Redskin

Koreen: Kyrie Irving needs to be held accountable for promoting anti-Semitism



The NBA, its players association and the Brooklyn Nets should have long ago lost patience with Kyrie Irving. After Saturday, when Irving doubled down on his posting of a link to a blatantly anti-Semitic movie on his Instagram and Twitter account, it should be clear: All three parties should use any and all disciplinary actions they have at their disposal to make Irving understand that, yes, his actions have consequences. And yes, what he has done has the capacity to hurt millions and millions of people.

“I’m not gonna stand down on anything I believe in,” Irving said at the end of his news conference, after ESPN’s Nick Friedell admirably challenged him. “I’m only gonna get stronger and stronger because I’m not alone. I have a whole army around me.”

The league and its partners have to make clear that under no circumstances are they part of that army, imagined or otherwise. So far, Nets governor Joseph Tsai issued a statement that reprimanded Irving for appearing to “support a film based on a book full of anti-Semitic information, expressing a desire to sit down with Irving so he can better understand what he has done. It is the most anybody involved in the NBA has said or done, and it still extends the benefit of the doubt to a player who long ago ceased to deserve that treatment.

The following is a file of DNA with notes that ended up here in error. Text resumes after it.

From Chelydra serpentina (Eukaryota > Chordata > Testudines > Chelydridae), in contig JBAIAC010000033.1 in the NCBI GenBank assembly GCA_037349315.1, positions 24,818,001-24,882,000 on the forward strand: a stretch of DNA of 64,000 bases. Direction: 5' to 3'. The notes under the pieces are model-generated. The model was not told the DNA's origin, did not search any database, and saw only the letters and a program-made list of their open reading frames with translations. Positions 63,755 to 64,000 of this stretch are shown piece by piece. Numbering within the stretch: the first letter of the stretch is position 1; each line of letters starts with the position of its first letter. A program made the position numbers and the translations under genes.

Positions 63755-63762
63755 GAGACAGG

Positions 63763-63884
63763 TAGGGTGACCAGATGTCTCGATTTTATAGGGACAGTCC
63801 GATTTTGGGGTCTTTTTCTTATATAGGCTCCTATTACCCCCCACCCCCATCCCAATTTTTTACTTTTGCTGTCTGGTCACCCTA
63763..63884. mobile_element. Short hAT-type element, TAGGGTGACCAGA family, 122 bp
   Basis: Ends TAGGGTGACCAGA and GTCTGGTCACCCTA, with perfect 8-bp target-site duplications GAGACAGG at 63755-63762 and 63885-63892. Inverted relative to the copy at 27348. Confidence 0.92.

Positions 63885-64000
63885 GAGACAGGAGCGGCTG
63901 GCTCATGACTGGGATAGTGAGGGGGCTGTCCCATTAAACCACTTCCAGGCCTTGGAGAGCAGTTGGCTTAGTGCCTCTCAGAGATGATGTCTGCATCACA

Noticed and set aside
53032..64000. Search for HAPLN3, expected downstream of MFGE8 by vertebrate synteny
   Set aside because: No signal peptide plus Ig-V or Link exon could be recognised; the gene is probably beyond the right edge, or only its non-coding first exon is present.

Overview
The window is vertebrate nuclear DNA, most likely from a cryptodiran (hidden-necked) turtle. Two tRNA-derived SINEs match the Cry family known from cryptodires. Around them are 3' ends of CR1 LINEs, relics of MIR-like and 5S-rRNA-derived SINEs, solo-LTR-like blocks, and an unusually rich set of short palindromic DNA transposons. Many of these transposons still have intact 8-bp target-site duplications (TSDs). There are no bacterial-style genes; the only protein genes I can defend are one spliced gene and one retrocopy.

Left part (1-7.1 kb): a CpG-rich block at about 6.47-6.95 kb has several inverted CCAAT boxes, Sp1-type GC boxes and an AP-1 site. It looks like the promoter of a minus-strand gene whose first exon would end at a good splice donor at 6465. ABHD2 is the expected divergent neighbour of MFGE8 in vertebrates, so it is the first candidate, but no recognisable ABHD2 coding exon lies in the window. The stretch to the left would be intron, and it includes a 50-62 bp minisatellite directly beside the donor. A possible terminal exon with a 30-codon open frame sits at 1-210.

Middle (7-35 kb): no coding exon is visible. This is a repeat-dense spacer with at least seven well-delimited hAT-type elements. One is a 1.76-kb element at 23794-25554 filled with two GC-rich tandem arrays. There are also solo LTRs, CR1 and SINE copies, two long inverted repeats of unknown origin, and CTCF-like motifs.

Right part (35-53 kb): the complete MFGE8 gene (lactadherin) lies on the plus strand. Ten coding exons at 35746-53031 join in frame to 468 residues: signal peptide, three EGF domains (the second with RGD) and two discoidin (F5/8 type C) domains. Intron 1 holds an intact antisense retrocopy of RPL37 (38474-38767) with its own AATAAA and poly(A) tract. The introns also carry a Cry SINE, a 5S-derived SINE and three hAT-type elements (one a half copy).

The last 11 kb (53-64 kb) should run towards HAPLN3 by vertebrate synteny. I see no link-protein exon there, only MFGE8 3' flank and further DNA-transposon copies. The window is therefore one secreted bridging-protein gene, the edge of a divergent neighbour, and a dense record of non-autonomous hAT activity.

The NBA, meanwhile, couldn’t even bring itself to name Irving in its statement, again saying that its focus would be on making sure that everyone understands the “impact of their words and actions.”

If this is the best the league, Nets and NBPA — an organization of which Irving is a vice president, by the way — can do, then it goes a long way toward undercutting the numerous laudable efforts all of those parties have taken to fight to make the world a kinder, fairer, less hateful place. (The NBPA has not responded to an email from The Athletic sent late Sunday afternoon requesting comment.)

Nike, which has a partnership with Irving, responded similarly to the NBA.

In his postgame scrum Saturday, Irving presented precious little consistency. He at once said he has a special platform and also that he does not. He said that it was a mere post but also that some of his beliefs, including the sharing of a tweet from Alex Jones that confessed a belief in a “New World Order,” which is filled with anti-Semitic tropes, were the objective truth. He simultaneously agreed to and denied that anything could have possibly been inferred from his actions and words, including the posting of the link. When pressed on what the action meant, he said his posting the link was one and the same as what Friedell puts out into the world in his articles, the latter of which actually have to withstand the baseline of journalistic standards.